Andres Forero and Celebrating Diversity Through Percussion


Catie Cho, Editor in Chief

When Andrés Forero walked into the auditorium for our interview, I remember thinking one thing: This guy looks like a rock star. With his red-tinted glasses and leather motorcycle jacket, he radiated confidence; if you saw him on the street, you probably wouldn’t expect him to perform for middle schoolers at a tiny New York Rivertown. But he did. On September 19th, the renowned drummer of Broadway’s production of Hamilton performed for Farragut Middle School students to promote the celebration of Hispanic Heritage Month. 

Initially Forero didn’t set out to be a Tony, Emmy, and Grammy winning drummer, and instead trained to become a jazz and classical percussionist while in school. One day, when Ferero was 19 years old, the world-famous Max Roach, his mentor, received a call from jazz musician Eli Fontaine wondering if Forero would drum for the touring production of Jelly’s Last Jam, which had recently left Broadway. “I didn’t even know what a Broadway show was, to be honest,” he mused. “But I picked up the music, and on my flight to St. Louis I learned it.” After that, he continued to work on musicals, including The Book of Mormon, In the Heights, and now, Hamilton.

Now, Forero performs for schools and other musicians as well as Hamilton audiences in Broadway’s Richard Roger theater. Forero is also a Jazz Ambassador, meaning he, and other musicians, seeks to show people globally how music can be a unifying force in society. “We went to the sister city of Albany, which is a little city in Russia called Tula: very underprivileged, very affected by Chernobyl,” Forero said. After performing for multiple groups of people, he and other musicians “spoke to them with interpreters on how music can really bring peace and bring people together and how important it is to have contact with each other somehow.”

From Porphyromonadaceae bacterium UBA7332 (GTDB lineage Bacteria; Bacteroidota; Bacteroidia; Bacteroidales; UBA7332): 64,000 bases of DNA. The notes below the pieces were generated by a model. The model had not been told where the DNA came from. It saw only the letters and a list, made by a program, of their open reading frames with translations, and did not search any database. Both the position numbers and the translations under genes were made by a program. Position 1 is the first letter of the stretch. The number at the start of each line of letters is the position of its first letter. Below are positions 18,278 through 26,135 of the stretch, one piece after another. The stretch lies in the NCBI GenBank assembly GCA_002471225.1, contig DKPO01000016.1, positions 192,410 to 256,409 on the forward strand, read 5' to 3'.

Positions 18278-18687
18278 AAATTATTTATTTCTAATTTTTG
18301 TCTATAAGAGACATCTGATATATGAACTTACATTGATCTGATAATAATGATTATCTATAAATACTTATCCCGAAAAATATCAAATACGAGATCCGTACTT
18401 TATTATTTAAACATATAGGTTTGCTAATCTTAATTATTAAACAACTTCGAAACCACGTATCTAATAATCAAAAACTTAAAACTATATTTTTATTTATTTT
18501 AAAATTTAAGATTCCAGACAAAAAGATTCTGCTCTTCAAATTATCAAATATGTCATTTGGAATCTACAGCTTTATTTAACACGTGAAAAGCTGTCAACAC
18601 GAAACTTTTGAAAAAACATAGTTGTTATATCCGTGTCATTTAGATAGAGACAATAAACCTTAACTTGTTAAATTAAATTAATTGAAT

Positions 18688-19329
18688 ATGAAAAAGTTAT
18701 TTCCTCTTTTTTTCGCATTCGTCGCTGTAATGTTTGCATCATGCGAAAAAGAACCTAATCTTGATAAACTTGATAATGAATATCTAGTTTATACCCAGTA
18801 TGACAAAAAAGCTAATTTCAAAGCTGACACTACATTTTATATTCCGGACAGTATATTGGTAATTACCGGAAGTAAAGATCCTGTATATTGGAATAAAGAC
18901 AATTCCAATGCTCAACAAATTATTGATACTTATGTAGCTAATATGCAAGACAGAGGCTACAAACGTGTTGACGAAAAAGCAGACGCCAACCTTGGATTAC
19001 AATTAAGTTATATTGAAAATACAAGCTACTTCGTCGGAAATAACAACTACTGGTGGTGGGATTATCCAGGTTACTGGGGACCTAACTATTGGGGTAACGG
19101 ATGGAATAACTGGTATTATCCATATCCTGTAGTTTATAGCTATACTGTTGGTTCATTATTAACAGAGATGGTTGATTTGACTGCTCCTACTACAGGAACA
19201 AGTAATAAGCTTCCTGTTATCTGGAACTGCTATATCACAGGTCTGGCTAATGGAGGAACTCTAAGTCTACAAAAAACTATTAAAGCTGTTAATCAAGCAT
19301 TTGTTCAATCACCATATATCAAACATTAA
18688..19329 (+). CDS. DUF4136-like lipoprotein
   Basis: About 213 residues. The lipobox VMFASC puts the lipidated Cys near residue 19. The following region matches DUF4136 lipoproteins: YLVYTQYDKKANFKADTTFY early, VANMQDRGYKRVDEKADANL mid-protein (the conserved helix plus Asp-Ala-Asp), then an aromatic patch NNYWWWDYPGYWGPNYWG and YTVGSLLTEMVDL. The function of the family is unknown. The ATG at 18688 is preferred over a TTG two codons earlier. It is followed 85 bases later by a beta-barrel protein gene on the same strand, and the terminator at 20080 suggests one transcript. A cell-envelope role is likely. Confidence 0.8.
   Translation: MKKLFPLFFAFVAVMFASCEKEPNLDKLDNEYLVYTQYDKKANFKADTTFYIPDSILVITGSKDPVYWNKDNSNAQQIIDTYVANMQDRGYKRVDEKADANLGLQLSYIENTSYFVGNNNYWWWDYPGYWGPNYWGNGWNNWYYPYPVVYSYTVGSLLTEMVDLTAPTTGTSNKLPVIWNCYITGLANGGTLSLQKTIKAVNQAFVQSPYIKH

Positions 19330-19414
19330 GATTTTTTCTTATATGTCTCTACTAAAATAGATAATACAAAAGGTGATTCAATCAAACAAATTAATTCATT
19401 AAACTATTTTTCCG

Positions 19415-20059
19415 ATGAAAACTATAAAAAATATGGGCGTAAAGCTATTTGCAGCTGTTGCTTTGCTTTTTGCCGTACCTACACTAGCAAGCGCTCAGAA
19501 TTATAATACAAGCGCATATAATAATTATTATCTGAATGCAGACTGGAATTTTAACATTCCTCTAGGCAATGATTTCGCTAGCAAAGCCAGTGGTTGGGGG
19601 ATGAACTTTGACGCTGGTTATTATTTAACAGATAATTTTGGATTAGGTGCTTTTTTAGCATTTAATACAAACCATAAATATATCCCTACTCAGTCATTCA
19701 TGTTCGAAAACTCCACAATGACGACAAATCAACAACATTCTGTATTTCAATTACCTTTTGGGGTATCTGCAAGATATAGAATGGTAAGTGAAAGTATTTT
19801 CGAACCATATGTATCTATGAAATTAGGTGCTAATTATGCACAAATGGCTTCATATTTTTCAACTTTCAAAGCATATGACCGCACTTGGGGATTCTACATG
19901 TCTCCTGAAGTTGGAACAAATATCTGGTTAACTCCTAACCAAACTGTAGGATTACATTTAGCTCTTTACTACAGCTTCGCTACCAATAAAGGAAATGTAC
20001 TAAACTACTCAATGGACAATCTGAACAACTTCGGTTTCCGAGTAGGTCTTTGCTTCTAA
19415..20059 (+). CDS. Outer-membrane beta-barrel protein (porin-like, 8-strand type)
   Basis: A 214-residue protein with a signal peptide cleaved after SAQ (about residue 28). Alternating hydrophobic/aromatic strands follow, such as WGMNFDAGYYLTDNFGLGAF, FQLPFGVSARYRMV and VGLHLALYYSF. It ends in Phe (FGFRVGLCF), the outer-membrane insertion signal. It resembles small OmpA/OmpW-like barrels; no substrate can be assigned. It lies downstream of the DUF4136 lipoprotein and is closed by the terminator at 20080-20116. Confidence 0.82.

He performed for FMS students not only to share the same message, but because he recognizes the importance of cultural awareness in a small, predominantly white town like Hastings; while growing up in a similarly white town, he preferred to go by his middle name, Patrick, to avoid the bullying and racism that accompanied his first name, Andrés. For Forero, promoting diversity is “everything in any community.” Even when performing in communities that are demographically opposite from Hastings—those that have almost no white people—his message stays the same. “Diversity isn’t a plan,” he explains. In any community, racial inclusion has to become a regular part of life. “It shouldn’t be an order. It should be something as simple as when we wake up and brush our teeth.” And although Forero believes that diversity needs to be talked about more, shows like Hamilton continue to “push the narrative” of racial inclusion. 

And yet, Hamilton has faced controversy in the past for being a delusion of sorts: Hercules Mulligan wasn’t black. John Laurens wasn’t Latino. To that, Forero said, “I think it’s a fantasy in a sense, because it didn’t happen that way.” But the draw to the musical is that “But no one really knows about Alexander Hamilton… [people] don’t know that he was in charge of our whole banking system, that he created the coast guard.” And people don’t know, Forero added later, that Hamilton was likely biracial. In that way, Hamilton isn’t a fantasy; his accomplishments—and his non-whiteness—are very much real. 

Forero hopes that, like the impact that his mentors had on him, “someone walks away from [the performance] with something.” If that happens, and it certainly did happen for me, he’ll be “happy with that. We’ve accomplished something.”